“We grieve the loss of life and joy they brought to everyone they knew.”
The five people on board the missing submersible Titan have died in what’s been described as a “catastrophic implosion” by the US Coast Guard.
A remotely operated vehicle located pieces of debris from the Titan on the seabed this morning, about 500m from the Titanic wreck, according to Rear Admiral John Mauger, the First Coast Guard District commander.
In a statement, OceanGate Inc have said: “Our hearts are with these five souls and every member of their families during this tragic time. We grieve the loss of life and joy they brought to everyone they knew.
”These men were true explorers who shared a distinct spirit of adventure, and a deep passion for exploring and protecting the world’s oceans.”
The OceanGate-owned vessel, with five people on board, lost communication with tour operators less than two hours into its dive on Sunday while about 435 miles south of St John’s, Newfoundland during a voyage to the Titanic shipwreck off the coast of Canada.
British billionaire Hamish Harding – who has previously travelled on the Challenger Deep to the bottom of the ocean and on Jeff Bezos’ Blue Origin into space – was on the submarine, as was French diver Paul-Henri Nargeolet, OceanGate founder Stockton Rush, along with Pakistani businessman Shahzada Dawood and his son Suleman.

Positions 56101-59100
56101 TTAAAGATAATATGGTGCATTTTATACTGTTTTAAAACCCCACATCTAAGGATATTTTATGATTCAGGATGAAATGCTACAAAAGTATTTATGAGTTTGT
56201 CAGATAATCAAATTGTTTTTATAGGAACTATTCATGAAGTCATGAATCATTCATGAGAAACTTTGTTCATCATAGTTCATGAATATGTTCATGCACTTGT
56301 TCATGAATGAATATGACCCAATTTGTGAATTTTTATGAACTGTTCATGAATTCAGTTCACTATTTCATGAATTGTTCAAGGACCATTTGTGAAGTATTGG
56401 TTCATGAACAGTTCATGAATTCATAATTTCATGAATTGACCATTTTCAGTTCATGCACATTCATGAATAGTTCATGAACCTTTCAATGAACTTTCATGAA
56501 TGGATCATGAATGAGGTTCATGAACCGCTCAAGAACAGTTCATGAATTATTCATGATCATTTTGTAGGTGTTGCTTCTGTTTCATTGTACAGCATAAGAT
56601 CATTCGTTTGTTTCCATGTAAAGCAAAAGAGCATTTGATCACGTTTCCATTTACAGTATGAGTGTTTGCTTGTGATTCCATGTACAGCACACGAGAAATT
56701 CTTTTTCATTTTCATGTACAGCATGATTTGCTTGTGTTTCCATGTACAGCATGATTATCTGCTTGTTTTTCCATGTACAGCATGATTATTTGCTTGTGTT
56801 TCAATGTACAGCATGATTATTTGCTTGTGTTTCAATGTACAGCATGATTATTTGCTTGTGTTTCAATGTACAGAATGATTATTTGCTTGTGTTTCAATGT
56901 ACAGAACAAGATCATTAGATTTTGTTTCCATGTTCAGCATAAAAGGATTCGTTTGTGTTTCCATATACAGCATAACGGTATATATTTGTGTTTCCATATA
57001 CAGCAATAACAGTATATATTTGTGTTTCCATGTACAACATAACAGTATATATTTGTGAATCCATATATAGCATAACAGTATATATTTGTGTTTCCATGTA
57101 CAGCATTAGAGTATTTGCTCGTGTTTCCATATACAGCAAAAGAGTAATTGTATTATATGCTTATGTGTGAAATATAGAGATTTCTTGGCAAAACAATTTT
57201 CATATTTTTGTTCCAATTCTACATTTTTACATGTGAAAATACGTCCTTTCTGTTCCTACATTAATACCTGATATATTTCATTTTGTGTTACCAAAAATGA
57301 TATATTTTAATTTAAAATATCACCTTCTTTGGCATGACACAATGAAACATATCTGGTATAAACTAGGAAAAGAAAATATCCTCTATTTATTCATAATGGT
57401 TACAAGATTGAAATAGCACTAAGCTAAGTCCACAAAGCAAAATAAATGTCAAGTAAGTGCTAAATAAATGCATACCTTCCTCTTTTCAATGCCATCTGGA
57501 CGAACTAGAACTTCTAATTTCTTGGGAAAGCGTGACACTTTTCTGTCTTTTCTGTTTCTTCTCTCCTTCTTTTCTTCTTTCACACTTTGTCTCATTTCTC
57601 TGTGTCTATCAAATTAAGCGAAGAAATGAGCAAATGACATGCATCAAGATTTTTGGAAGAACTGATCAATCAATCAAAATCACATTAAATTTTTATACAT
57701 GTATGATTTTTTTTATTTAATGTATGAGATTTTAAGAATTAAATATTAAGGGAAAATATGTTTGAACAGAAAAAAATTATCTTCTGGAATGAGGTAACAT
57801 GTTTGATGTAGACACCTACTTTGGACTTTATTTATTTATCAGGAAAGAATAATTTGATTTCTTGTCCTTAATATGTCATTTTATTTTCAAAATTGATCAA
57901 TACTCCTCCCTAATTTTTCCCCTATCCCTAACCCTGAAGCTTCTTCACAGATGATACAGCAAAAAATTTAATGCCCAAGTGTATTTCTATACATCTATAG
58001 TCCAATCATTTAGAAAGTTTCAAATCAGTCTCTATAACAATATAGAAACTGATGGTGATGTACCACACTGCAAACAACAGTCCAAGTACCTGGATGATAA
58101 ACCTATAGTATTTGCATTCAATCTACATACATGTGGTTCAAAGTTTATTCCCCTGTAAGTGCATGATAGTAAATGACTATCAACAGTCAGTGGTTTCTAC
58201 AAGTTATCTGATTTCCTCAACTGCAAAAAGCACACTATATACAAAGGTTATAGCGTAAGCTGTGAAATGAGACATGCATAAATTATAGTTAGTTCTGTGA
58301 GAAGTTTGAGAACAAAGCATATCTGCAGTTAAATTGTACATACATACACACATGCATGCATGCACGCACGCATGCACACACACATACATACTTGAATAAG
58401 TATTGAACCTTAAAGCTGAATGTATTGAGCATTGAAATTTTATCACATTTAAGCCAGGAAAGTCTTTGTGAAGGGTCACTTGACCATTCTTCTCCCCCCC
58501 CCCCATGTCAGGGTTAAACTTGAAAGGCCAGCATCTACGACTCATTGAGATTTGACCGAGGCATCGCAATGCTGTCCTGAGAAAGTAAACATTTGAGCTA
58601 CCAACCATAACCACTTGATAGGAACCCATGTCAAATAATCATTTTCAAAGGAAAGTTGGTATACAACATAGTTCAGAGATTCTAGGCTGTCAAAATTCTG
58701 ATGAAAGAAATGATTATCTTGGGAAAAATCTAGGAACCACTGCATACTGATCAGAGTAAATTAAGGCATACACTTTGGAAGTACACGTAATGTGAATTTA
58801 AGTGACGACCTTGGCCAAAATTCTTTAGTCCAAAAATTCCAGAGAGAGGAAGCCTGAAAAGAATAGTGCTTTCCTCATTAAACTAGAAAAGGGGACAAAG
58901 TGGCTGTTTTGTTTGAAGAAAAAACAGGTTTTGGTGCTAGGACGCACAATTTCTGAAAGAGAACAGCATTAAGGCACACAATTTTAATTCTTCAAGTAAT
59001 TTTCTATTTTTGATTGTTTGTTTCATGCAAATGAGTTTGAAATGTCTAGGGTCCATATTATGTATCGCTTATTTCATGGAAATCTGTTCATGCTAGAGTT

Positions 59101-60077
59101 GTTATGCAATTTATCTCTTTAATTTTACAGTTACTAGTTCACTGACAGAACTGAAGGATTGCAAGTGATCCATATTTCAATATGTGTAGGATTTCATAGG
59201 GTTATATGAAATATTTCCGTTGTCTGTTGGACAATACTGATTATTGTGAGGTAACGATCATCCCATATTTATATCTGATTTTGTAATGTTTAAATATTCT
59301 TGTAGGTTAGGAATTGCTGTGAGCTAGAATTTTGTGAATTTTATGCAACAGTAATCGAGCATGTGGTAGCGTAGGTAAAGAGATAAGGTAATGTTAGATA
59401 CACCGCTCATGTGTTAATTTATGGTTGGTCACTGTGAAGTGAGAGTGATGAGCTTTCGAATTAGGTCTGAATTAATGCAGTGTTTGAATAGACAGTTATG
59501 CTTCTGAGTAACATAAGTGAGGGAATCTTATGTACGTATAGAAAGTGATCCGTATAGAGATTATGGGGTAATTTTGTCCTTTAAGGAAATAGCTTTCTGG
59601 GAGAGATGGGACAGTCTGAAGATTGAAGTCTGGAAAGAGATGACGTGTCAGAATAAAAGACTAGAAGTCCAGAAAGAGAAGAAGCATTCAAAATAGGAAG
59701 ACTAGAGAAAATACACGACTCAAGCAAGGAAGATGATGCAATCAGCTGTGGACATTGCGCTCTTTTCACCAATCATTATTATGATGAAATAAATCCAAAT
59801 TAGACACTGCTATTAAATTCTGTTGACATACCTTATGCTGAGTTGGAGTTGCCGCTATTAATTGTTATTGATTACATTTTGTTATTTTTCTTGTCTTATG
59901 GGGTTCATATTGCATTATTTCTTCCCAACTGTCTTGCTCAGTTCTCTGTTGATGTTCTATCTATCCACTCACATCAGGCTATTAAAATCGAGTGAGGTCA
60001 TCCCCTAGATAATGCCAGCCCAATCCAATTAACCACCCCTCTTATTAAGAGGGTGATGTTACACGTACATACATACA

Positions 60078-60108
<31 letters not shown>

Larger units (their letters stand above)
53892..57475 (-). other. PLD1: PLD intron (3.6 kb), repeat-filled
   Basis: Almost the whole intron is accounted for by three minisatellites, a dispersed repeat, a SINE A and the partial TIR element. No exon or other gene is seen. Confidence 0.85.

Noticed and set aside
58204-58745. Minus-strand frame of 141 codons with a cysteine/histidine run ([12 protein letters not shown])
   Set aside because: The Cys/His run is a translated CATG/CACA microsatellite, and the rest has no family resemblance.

OceanGate had said the submersible had a 96-hour oxygen supply in case of emergencies.
Using this figure, it was estimated that the submersible would run out of oxygen at 12:08pm UK time today.
Search and rescue teams scoured the area where noises were detected for the missing sub. Navy experts said underwater “banging” sounds, detected on Wednesday were not confirmed as coming from the stranded vessel.
The trip, which is thought to cost £195,000 per head, launched at 4am Sunday. Communications disappeared one hour and 45 minutes into the descent to the wreck site – which sits about 3,800m (12,500ft) below sea level at the bottom of the ocean around 370 miles off the coast of Newfoundland but in US waters.
The submersible was just 6.7m (22ft) long and had dimensions of 263 inches x 110 inches x 98 inches, around the same as a minivan. It was impossible for passengers to escape from, as 17 bolts were applied from the outside that would need to be removed by external crew.
The expedition was OceanGate’s third annual voyage to chronicle the deterioration of the iconic ocean liner that struck an iceberg and sank in 1912.